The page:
Monday, April 30, 2012


    So today mail came and I was like a little kid becuase my stuff from Suaveciito got here in time for the Fresno Tattoo Expo and the package I have been waiting so long for also came-the Frankie The Barber stickers came as well (good job Sticker Guy). I was so excited about my stickers and it really got me to thinking about branding and shops the developed there own brand with the help of products.

    When you are a business of any kind branding is not always the easiest thing to do and when you are a barber sometimes it is a little more difficult because most cities have so many barbershops. In the neighborhood where I work there are over 6 shops in a 5 mile radius. I think that shops (anzcod salons) who go out of there way to develop there own product lines to sell on there shelves are smart! I am not just talking about things like t-shirts, combs or in my case stickers.

    Let's start with the barbershop that has really changed the face of the barbershop in America espcially when it comes to branding himself and that is Don Hawley and Layrite. When you mention Hawleywood's you automatically know who you are talking about. The truth is Layrite as a product has even effected how others make there pomade.

   When you get into West Hollywood,Ca. Shorty's Barbershop has developed an entire line of products that are not only available on-line but in there shop on Fairfax Ave. They have everything from styling products, shampoos..etc.

    My boy Luis Orozco at Covenant Barbershop in Fresno,Ca, has bottled his own brand of bay rum skin elixar.

    Last week I spoke to John Major the owner of Johnny D's Barbershop in San Jose,Ca and after almost 2 years in business they are working on there very own pomade.

    Do not forget Joe's Barbershop who have gone the extra step..They may not have a pomade or a shampoo they have made available custom clippers and some really awesome events like "Hangover Shave Sundays" and the "Sunday Nite 8-ball Tournaments".

    These are just a few examples or what some shops are doing to separate themselves from the rest of the pack. Finding that one thing that not only causes your shop to stand out but  finding that one thing that one thing that helps you as an individual professional to stand out in an industry that already has so many people coming out of barber school or even cosmetology school.

Tuesday, April 17, 2012

Barbers And The Hot Rod Culture

   Alright VLV 15 is over and again it is another year that I did not get to go but that is not what this is about.This is really about how barbers are becoming as much a part of the hod culture as the tattoo artist. So today I spent some time e-mailing some barbers to get there feedback on this topic.

   I know for myself some of my favorite times are when I am cutting hair at car shows, selling pomades at shows or tattoo shows. When you go to major car show events you will find pomade being sold, barbershops with booths set up cutting hair (always busy).

Luis at Covenant Barbershop
   I know that I had the pleasure to interview Don Hawley quite a few years ago when I was publishing The Undergournd Magazine (before Hawleywoods was a proverbial household name). The last couple of years barbershops around the country have been getting covered by not only tattoo magazines but car magazine.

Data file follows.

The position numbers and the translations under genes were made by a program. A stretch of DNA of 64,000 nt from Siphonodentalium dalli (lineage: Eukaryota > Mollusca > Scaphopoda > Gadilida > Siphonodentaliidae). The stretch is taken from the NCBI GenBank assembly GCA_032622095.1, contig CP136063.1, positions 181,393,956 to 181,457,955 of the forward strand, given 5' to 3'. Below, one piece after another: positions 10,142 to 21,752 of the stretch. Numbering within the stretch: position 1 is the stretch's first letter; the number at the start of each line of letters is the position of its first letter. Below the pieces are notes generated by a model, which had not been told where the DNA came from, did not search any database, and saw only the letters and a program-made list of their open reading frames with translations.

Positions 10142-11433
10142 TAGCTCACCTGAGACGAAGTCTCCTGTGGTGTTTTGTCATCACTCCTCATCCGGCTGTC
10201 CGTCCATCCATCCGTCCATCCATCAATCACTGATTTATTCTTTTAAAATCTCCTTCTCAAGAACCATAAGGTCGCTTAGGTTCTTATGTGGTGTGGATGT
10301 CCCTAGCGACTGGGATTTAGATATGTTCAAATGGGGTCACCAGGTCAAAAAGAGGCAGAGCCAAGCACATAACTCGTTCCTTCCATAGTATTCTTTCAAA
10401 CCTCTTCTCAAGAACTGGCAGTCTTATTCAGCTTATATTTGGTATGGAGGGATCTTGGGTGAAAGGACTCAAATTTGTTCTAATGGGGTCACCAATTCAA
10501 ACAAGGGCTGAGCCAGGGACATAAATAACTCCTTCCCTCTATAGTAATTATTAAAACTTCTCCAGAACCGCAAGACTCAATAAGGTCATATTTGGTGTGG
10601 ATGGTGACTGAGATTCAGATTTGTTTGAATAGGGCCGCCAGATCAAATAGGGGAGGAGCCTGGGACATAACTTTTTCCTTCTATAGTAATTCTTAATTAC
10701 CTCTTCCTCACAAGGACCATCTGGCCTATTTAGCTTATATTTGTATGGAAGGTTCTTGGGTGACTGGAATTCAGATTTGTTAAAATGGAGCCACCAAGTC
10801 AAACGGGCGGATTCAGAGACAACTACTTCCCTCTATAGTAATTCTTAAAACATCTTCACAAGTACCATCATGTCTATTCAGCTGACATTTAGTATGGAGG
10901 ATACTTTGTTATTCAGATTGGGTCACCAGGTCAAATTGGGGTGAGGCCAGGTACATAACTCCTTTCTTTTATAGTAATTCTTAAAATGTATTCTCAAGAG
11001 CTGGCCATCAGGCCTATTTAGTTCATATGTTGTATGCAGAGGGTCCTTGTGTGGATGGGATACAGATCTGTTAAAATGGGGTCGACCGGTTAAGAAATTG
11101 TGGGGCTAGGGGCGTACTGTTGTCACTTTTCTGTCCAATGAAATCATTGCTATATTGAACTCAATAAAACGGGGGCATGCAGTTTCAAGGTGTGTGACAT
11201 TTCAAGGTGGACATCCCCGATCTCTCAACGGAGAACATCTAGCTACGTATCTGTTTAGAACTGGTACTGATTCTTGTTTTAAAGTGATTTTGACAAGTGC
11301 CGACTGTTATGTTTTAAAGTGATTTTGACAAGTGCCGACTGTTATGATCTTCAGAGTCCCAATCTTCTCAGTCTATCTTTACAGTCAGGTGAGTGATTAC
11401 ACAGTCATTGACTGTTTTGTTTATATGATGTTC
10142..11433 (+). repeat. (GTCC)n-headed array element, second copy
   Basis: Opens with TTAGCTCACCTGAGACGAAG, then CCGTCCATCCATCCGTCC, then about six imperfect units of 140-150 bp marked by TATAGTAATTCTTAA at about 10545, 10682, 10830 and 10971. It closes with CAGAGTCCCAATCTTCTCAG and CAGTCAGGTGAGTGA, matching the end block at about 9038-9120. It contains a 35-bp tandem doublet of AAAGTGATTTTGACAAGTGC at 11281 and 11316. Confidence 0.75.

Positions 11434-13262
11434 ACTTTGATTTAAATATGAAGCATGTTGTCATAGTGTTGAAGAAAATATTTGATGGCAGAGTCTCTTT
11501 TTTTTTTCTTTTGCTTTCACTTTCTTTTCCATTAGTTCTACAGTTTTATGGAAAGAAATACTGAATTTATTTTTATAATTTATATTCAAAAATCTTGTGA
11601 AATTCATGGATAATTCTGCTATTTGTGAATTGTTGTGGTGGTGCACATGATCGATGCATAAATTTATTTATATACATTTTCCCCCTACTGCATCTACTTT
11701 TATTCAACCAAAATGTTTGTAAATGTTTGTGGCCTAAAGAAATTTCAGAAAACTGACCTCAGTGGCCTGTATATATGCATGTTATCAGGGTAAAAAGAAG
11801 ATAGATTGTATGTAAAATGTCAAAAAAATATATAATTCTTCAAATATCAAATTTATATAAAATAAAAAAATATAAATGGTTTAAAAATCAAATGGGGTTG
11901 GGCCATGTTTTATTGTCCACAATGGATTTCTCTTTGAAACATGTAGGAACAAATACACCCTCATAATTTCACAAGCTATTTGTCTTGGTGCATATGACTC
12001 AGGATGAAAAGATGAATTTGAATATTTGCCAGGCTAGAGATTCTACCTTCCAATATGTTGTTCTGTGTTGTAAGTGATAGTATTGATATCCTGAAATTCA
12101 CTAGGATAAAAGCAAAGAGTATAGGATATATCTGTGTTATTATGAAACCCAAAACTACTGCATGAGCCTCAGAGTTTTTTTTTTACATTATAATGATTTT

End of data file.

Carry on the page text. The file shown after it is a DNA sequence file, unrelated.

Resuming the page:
Tattooing and barbershop hold the same kind of history and Luis Orozco of Covenant Barbershop in Fresno,Ca. believes that it is "with the rise of more traditional style barbershop". Joe Caccavella from Joe's Barbershop in Chicago says "The entire basis of the Kustom Kulture or “Rock-a-billy” scene is tradition. From the clothes to cars to the hair styles".
Joe Caccavella at Joe's Barbershop

Frankie The Barber
    Working in the barbershop and being a fan of the "rock-a-billy" I know that I do not trust Supercuts or the salon inside the local Wal-Mart with my cut. Joe adds " So with the growing popularity of the whole kustom culture lifestyle it makes perfect sense that traditional barbers are showing up more and more that specialize in vintage/period correct cuts and styles".

    Well I think the point has been is all about tradition. I know that for me as a barber I work really hard and take pride in my craft and I am proud of the history and tradition that comes along with it!

Wednesday, April 4, 2012

What do the cool kids use!!

So this weekend me and the family went and saw the band The Great Commission. Earlier while killing some time in town we went by Barnes and Noble and who did I find in the comic book section of the store...Justin Singh from The Great Commission.

During our visit we actually got on the subject of hair, products and the kind of comb he uses. Justin went from getting his hair done at a salon (he had a faux hawk and a rats tail) to getting his hair cut at a proper barber shop in Fontana,CA called Stay Gold Barbershop. Justin no longer rocks the faux hawk but has cropped tight on the sides with a side part.

When asked what he is using product he let's me know he uses Suavecito and proudly makes sure I know he uses Tres Flores (which is not as easily found in the Inland Empire as it is around the Central Valley). He also has a comb that he uses especially for combing the front of his hair. It is a comb by Conair. He showed me this comb and I will tell you it has definitely seen its miles on the road!

Frankie the Barber w/ Justin Singh The Great Commission
One thing I learned is that you will find Justin preparing for a show (doing his hair and cleaning up) in bathrooms at Barnes and Noble so look for him in the comic book section looking for Marvel books he may not have and tell him I said "HI!"